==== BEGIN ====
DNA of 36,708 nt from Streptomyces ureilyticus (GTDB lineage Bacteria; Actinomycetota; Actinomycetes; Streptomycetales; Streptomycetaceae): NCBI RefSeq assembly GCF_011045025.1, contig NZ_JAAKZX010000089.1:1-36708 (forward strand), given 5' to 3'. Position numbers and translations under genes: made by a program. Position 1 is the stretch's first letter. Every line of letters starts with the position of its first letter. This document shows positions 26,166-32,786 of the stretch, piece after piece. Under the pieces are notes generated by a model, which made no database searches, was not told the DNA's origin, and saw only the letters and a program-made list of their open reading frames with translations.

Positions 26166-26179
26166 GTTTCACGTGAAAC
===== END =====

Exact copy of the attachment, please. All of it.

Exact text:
DNA of 36,708 nt from Streptomyces ureilyticus (GTDB lineage Bacteria; Actinomycetota; Actinomycetes; Streptomycetales; Streptomycetaceae): NCBI RefSeq assembly GCF_011045025.1, contig NZ_JAAKZX010000089.1:1-36708 (forward strand), given 5' to 3'. Position numbers and translations under genes: made by a program. Position 1 is the stretch's first letter. Every line of letters starts with the position of its first letter. This document shows positions 26,166-32,786 of the stretch, piece after piece. Under the pieces are notes generated by a model, which made no database searches, was not told the DNA's origin, and saw only the letters and a program-made list of their open reading frames with translations.

Positions 26166-26179
26166 GTTTCACGTGAAAC